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5 things: What to watch for at the World Cup this weekend

By Ben Brumfield, CNN
updated 2:26 PM EDT, Sat June 28, 2014
James Rodriguez of Colombia, center, celebrates scoring his team's second goal and his second during the World Cup game between Colombia and Uruguay in Rio de Janeiro on Saturday, June 28. Rodriguez set the record of most goals by one player in this World Cup with five goals to his name. James Rodriguez of Colombia, center, celebrates scoring his team's second goal and his second during the World Cup game between Colombia and Uruguay in Rio de Janeiro on Saturday, June 28. Rodriguez set the record of most goals by one player in this World Cup with five goals to his name.
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World Cup: The best photos from June 28
World Cup: The best photos from June 28
World Cup: The best photos from June 28
World Cup: The best photos from June 28
World Cup: The best photos from June 28
World Cup: The best photos from June 28
World Cup: The best photos from June 28
World Cup: The best photos from June 28
World Cup: The best photos from June 28
World Cup: The best photos from June 28
World Cup: The best photos from June 28
World Cup: The best photos from June 28
World Cup: The best photos from June 28
World Cup: The best photos from June 28
World Cup: The best photos from June 28
World Cup: The best photos from June 28
World Cup: The best photos from June 28
World Cup: The best photos from June 28
World Cup: The best photos from June 28
World Cup: The best photos from June 28
World Cup: The best photos from June 28
World Cup: The best photos from June 28
World Cup: The best photos from June 28
World Cup: The best photos from June 28
World Cup: The best photos from June 28
World Cup: The best photos from June 28
World Cup: The best photos from June 28
World Cup: The best photos from June 28
World Cup: The best photos from June 28
World Cup: The best photos from June 28
World Cup: The best photos from June 28
World Cup: The best photos from June 28
World Cup: The best photos from June 28
World Cup: The best photos from June 28
World Cup: The best photos from June 28
World Cup: The best photos from June 28
World Cup: The best photos from June 28
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STORY HIGHLIGHTS
  • The U.S. gets a break, but there are some magical matches coming this weekend
  • First up, team Brazil, the beauty in the "beautiful game"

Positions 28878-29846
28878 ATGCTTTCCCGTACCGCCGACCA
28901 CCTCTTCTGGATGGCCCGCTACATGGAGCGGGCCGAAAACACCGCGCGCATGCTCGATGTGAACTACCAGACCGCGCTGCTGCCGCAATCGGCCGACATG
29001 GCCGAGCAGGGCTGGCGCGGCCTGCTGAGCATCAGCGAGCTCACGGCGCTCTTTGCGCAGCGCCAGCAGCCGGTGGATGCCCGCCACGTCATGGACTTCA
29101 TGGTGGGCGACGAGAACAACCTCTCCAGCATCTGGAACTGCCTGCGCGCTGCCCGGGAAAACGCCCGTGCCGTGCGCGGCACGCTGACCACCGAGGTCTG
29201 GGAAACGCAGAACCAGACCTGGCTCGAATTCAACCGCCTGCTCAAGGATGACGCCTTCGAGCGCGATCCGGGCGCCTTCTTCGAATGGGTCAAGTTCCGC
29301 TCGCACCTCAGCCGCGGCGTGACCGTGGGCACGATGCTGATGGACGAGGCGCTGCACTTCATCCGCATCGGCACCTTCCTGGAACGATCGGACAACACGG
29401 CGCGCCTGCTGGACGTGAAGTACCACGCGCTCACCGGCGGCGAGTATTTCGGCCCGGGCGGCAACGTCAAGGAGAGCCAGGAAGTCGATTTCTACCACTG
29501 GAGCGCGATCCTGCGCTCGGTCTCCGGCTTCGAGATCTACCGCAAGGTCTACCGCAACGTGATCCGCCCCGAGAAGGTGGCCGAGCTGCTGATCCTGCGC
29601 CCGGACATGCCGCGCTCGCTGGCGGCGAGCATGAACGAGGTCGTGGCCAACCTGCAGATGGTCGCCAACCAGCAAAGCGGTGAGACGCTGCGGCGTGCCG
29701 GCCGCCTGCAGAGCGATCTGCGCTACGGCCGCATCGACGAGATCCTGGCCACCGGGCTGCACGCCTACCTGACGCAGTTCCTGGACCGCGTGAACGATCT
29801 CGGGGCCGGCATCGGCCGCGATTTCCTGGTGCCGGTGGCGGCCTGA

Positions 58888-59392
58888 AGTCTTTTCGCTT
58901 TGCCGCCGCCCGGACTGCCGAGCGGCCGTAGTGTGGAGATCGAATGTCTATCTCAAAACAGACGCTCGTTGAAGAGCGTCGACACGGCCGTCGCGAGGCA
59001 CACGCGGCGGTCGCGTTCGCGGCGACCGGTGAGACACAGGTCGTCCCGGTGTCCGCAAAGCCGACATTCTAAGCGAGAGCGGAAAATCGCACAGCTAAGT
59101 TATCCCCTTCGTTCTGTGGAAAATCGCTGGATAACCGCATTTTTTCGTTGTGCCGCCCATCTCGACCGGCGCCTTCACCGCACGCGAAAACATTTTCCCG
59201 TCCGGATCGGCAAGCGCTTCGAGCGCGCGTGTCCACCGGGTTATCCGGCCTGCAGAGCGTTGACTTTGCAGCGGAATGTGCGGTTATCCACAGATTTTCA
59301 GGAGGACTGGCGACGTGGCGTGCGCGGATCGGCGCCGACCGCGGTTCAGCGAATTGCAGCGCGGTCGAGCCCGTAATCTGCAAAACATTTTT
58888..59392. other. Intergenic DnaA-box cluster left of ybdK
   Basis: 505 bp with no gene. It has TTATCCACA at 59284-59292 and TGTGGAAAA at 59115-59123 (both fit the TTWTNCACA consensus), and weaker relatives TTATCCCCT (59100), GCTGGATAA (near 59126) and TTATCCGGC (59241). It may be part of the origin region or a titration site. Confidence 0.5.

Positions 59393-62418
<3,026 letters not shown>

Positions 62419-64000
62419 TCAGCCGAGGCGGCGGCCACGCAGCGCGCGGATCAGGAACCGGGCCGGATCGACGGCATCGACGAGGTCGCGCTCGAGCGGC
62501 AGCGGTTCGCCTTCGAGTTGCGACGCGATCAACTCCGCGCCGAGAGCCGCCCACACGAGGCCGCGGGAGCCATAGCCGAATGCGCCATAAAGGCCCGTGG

• Mexico plays dogged defense against this year's highest scorers from the Netherlands
  • Looking to score with the right match? Dating apps go ape at Brazil World Cup

(CNN) -- Like what you've seen so far? Well, the World Cup will dish up even more soccer superlatives as the "Round of 16" kicks off on Saturday.

After surviving the "Group of Death," the U.S. soccer team will have to duck a knockout punch this week. Or throw one themselves.

With the complicated math of group play gone, the elimination principal will take to the pitch with the squads. That means it's win or go home. Team USA has to knock Belgium out cold to advance to the quarterfinals.

That's not until Tuesday. But wait! Leave that TV on!

United States fans cheer during the 2014 FIFA World Cup Brazil group G match between the United States and Germany at Arena Pernambuco on June 26, 2014 in Recife, Brazil. (Photo by Jamie McDonald/Getty Images)
United States fans cheer during the 2014 FIFA World Cup Brazil group G match between the United States and Germany at Arena Pernambuco on June 26, 2014 in Recife, Brazil. (Photo by Jamie McDonald/Getty Images)

Nascent U.S. footy fans shouldn't get tempted to take a break along with the home team they've newly fallen in love with, or they'll miss big games like Mexico vs. Netherlands on Sunday -- and the ultimate futbol acrobats on Saturday:

They're the beauty in the "beautiful game," the big kahuna, the unmatched five-time World Cup champions, the team sportscasters call "The Scratch" -- that has proven that soccer can be better than you-know-what: Brazil.

Here are this weekend's four knockout matches with viewing times and channels -- and at bottom, a fun way to find a love match and score yourself at the cup.

1. "The Scratch"

Brazil vs. Chile, noon ET Saturday on ABC, Univision

Despite the home field advantage, the Brazilian team is getting the jitters as rival Chile approaches, Brazil's coach told the BBC. But that's "normal," he said.

It doesn't seem to calm their nerves that FIFA ranks Chile's team 14th and Brazil's 3rd in the world.